Who Should Consider a Plan?

Phantom stock plans are used in public as well as private companies. Organizational structure is rarely an impediment. C Corporations, S Corporations, Limited Liability Companies (LLC) and even Partnerships can utilize phantom stock, although the plan name and terminology would change accordingly. Non-profit organizations can adopt some, but not all, of the common features of a plan.

Any size company can adopt a phantom stock plan. The key element to consider is whether the company expects to grow. Providing employees with shares in a phantom stock program rarely satisfies the business purposes unless the company owners anticipate their future company will be greater in value than their present company.

A simple exercise is to quantify the potential growth in value over a specified number of years. Then, one can consider sharing a fraction (5-15%) of that increased value with employees. Will that dollar amount, once shared, represent a compelling and meaningful value to the employees? This tool may help determine whether a company is of the right size to consider a plan. This exercise may persuade some smaller companies that the effort is not worth it. Other types of long-term plans may be more appropriate.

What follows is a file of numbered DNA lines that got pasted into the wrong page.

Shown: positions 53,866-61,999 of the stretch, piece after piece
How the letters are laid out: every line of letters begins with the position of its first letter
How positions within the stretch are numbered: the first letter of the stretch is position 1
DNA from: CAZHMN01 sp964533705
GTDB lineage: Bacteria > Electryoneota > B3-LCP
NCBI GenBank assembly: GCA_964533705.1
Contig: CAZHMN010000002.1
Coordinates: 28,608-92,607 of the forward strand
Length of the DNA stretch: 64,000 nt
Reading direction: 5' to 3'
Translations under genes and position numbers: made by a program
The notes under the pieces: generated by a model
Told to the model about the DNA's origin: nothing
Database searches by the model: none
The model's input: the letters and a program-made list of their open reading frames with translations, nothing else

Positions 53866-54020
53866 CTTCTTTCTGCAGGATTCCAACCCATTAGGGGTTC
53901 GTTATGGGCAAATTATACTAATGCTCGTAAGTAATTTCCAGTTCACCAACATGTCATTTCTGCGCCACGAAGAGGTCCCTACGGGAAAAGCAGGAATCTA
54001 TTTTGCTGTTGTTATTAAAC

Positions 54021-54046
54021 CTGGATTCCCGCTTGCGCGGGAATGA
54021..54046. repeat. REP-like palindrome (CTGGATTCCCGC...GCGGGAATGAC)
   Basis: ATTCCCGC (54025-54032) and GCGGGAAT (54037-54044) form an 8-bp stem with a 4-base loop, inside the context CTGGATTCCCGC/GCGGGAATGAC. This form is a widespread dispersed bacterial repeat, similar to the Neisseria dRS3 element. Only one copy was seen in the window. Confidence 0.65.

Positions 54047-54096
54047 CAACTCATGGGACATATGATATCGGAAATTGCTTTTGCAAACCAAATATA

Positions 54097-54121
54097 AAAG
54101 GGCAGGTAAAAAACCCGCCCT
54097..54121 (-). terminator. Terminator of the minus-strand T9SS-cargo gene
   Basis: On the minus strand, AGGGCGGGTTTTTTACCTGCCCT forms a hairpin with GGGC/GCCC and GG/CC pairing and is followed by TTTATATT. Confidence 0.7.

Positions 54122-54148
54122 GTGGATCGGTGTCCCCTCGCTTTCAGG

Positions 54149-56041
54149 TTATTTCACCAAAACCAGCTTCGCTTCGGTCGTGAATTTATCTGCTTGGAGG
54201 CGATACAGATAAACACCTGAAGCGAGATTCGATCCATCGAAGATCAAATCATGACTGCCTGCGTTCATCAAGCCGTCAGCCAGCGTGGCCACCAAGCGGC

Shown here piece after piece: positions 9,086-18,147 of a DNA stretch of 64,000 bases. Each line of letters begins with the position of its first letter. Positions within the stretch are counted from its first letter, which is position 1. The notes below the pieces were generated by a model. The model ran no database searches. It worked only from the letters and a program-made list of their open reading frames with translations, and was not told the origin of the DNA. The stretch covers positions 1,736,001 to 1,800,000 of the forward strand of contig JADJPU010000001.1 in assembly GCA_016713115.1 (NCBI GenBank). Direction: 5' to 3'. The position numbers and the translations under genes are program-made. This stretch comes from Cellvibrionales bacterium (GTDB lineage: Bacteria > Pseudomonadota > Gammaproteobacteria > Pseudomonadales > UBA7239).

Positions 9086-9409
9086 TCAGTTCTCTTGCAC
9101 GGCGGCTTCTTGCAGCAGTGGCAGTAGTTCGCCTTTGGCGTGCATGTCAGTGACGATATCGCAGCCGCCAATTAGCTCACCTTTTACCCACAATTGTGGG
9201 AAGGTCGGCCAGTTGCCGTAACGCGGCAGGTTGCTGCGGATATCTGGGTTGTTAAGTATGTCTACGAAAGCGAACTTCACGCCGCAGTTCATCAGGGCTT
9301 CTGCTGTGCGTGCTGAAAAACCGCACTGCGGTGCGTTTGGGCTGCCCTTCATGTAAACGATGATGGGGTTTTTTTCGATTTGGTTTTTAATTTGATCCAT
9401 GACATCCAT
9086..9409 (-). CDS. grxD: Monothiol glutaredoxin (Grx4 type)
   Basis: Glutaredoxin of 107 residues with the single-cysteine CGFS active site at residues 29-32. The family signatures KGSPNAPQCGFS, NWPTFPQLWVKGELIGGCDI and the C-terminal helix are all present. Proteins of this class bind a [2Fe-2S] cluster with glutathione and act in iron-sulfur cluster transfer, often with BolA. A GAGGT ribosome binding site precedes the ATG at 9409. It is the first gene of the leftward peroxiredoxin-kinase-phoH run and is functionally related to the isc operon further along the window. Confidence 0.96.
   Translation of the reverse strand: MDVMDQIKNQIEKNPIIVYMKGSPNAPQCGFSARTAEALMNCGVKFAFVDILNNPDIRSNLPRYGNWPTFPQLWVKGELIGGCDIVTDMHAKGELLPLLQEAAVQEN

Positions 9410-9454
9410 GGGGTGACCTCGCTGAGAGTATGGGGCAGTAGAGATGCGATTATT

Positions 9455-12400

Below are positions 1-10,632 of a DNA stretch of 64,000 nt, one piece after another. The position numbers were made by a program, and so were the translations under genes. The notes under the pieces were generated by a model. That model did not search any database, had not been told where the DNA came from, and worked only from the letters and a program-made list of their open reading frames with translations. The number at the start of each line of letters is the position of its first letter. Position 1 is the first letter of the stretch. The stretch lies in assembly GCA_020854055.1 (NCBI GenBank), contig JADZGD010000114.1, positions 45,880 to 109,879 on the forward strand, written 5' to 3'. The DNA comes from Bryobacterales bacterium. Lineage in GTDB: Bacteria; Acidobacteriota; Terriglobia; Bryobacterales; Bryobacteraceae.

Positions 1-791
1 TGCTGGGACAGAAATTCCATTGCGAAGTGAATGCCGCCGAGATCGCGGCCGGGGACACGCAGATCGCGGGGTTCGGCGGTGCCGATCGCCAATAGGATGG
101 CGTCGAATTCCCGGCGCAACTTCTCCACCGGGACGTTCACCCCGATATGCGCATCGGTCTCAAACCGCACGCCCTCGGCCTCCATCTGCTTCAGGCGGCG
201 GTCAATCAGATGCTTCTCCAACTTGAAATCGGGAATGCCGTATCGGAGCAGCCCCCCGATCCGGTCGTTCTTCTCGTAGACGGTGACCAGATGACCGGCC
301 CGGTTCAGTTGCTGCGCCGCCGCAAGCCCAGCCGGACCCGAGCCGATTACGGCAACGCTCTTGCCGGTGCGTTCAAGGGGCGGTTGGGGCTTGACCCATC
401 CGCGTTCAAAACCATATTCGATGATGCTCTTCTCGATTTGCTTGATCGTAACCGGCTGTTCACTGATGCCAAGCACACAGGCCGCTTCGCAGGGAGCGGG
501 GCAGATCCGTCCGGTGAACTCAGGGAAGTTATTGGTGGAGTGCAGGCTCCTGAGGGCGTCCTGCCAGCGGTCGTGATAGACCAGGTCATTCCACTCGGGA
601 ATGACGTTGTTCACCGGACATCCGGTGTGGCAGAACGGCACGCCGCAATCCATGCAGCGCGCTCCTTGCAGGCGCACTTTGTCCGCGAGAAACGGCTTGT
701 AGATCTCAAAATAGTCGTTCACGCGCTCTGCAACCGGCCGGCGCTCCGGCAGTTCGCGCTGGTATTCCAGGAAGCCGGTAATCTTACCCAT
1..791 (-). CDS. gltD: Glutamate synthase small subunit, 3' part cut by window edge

Other questions employers might ask include:

  • Do we have key employees whose contributions will be essential to the successful growth of our company?

  • Are we seeking greater alignment between our owners and our management team?

  • Are the owners willing to commit to a compensation strategy that will result in variable, long-term obligations?

The tool “Are We Ready for a PSP?” can help further explore this issue.